Swedish researchers have found that the Human papillomavirus (HPV) that causes cervical cancer in women is also a risk factor for oropharyngeal squamous cell carcinoma (OSCC) or oral and throat cancer in men even if they do not smoke or consume alcohol.
The review of existing literature was conducted by Trobjorn Ramqvist and Tina Dalianis and published online October 13 in Emerging Infectious Diseases. Dr. Dalianis is professor of tumor virology and the head of the Department of Oncology–Pathology at Karolinska Institutet in Stockholm. They found that the main reason behind this rise was due to sexually transmitted HPV and other factors like multiple sex partners, starting sexual activity at a younger age, and increased oral sex.
They found that from 1970 to 2002, tonsillar cancer (which is the most common OSCC) increased in Stockholm, Sweden, by 2.8-fold, and by 2006/07, 93% of all tonsillar cancers in that city were HPV-positive. The most common OSCC is tonsillar cancer, followed by base of tongue cancer. 5 year survival for this type of cancer is only 25% but HPV positive cancer has better chances of longer survival.
Dr. Dalianis said, “we realized that there was an increase in HPV-induced tonsillar cancer, but we did not realize it was so eminent until we separated the 2 groups (HPV-negative and -positive tonsillar cancer cases) the way we did.” She informed that HPV (most commonly type 16) was found in 45% to 100% of OSCCs in various studies. “It was also observed that patients with HPV-positive OSCC were younger and lacked the traditional risk factors of smoking and alcohol consumption…We suggest the increased incidence of OSCC depends on HPV infection and results in an increased proportion of HPV-positive OSCCs,” the paper reads.
For the review the authors used data from the Swedish Cancer Registry.
There were critics to the review. Dr. Boudewijn J.M. Braakhuis from the section of tumor biology in the Department of Otolaryngology/Head and Neck Surgery at VU University Medical Center in Amsterdam, the Netherlands said that the proportion of HPV-positive OSCCs in the Amsterdam area is about 20%. He said that the Swedish study did not have a standardized method for measuring HPV involvement. Dr. Braakhuis's group proposes doing p16 staining followed by general primer polymerase chain reaction with typing, which might reduce the risk for false positives.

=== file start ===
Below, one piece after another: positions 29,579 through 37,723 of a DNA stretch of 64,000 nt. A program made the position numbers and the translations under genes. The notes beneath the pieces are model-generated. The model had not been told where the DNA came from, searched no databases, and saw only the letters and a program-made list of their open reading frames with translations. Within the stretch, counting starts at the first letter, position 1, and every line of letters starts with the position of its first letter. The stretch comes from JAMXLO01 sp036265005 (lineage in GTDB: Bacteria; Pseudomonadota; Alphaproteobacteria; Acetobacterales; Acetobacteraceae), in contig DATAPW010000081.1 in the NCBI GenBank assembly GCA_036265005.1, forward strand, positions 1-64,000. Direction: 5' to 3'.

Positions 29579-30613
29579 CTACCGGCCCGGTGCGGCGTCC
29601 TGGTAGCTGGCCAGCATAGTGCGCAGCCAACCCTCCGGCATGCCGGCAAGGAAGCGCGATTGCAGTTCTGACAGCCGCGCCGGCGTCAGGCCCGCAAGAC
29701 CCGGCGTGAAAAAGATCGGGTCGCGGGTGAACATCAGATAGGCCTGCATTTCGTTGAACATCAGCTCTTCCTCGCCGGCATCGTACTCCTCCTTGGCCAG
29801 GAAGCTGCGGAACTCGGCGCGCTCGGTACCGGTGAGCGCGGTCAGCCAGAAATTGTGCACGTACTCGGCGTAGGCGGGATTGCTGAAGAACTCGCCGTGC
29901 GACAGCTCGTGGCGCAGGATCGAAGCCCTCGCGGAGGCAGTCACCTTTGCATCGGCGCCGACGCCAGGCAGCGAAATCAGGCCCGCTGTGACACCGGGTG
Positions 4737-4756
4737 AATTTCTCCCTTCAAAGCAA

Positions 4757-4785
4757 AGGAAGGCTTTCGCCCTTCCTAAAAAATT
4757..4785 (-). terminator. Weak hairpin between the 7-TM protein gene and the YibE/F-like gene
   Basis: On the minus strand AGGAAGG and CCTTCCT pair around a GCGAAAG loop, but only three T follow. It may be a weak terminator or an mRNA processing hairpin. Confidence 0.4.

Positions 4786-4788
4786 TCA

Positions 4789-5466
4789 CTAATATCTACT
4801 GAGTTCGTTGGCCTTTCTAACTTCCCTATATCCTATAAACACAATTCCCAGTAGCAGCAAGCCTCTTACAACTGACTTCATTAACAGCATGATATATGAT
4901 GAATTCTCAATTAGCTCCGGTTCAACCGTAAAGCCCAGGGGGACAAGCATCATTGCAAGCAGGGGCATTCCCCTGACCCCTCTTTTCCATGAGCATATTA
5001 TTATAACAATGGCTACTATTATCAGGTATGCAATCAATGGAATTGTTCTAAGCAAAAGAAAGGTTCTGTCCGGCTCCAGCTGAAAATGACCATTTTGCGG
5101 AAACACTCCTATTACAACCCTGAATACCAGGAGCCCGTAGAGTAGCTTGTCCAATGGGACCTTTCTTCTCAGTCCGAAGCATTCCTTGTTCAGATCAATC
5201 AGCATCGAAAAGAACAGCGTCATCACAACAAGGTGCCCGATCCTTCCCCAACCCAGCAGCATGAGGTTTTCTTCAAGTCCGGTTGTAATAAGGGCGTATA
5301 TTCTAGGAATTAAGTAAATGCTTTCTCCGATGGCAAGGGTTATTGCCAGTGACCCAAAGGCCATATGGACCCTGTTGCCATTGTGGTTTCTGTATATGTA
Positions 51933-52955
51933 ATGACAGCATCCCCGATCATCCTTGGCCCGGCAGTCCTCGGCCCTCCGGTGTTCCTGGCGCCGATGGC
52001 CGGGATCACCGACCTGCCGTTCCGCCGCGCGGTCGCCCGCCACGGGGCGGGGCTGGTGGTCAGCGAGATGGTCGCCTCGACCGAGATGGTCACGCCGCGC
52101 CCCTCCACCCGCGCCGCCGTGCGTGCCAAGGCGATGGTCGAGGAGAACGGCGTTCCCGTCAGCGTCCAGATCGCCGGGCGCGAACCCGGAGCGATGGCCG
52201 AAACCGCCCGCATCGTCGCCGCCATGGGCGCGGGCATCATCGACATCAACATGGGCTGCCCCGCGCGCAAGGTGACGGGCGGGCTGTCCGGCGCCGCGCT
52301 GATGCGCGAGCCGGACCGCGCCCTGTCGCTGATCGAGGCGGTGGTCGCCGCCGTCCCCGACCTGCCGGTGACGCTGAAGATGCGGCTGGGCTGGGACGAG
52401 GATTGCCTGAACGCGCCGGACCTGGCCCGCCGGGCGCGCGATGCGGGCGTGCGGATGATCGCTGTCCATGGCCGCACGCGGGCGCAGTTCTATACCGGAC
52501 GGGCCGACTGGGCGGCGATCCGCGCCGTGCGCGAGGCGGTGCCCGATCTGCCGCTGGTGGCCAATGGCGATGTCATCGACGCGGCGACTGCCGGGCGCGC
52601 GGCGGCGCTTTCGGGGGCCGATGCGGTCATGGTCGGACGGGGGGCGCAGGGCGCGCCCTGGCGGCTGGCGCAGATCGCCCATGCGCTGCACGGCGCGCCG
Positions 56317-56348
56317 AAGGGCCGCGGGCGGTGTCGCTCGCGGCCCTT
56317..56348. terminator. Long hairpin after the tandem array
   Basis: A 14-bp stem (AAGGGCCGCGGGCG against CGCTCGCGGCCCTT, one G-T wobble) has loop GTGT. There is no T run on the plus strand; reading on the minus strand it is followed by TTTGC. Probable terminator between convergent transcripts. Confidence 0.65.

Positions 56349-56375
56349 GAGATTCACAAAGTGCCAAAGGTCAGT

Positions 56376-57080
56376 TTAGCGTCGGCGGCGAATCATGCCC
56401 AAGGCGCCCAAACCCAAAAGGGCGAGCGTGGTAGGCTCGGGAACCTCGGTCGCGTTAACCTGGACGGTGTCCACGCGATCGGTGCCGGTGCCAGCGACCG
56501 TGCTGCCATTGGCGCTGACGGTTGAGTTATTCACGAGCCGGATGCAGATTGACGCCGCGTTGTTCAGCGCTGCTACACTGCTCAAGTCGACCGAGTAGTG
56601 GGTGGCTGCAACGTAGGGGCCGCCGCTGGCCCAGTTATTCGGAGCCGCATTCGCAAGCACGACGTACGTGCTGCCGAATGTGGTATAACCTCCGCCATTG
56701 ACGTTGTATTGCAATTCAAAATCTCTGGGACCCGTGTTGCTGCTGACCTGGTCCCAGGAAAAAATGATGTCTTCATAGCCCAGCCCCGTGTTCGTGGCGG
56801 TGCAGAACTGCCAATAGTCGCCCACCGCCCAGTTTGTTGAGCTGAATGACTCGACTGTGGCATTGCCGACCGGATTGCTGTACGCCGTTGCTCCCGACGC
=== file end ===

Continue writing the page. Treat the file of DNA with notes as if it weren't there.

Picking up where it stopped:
According to Dr. Dalianis HPV-positive tonsillar cancer was linked not only to oral or vaginal sex but also according to one of the studies, linked to “open-mouthed kissing.” Dr. Dalianis said that this has implications for the timing of vaccinating children to prevent HPV. She is “a strong supporter of giving the HPV vaccine to both girls and boys” and writes “it is crucial to monitor the effects of the present HPV vaccination, not only on the incidence of cervical cancer but also on the incidence of OSCC.” Dr. Braakhuis agreeing to this said, “One may expect that vaccination will decrease the number of HPV-positive oropharyngeal cancers.” The Food and Drug Administration (FDA) approved the use of Gardasil, the vaccine against HPV, for girls in 2006 and for boys for treatment of genital and anal warts in 2009.
The review covered another important area. It showed that the incidence of head and neck squamous cell carcinoma is decreasing and OSCC is increasing. The authors write, “It is possible that increasing numbers of OSCC patients with a better prognosis are being treated with intensified therapy. As a result, many patients have substantial chronic unnecessary side effects. It is therefore necessary to identify which patients need and which do not need intensified treatment.”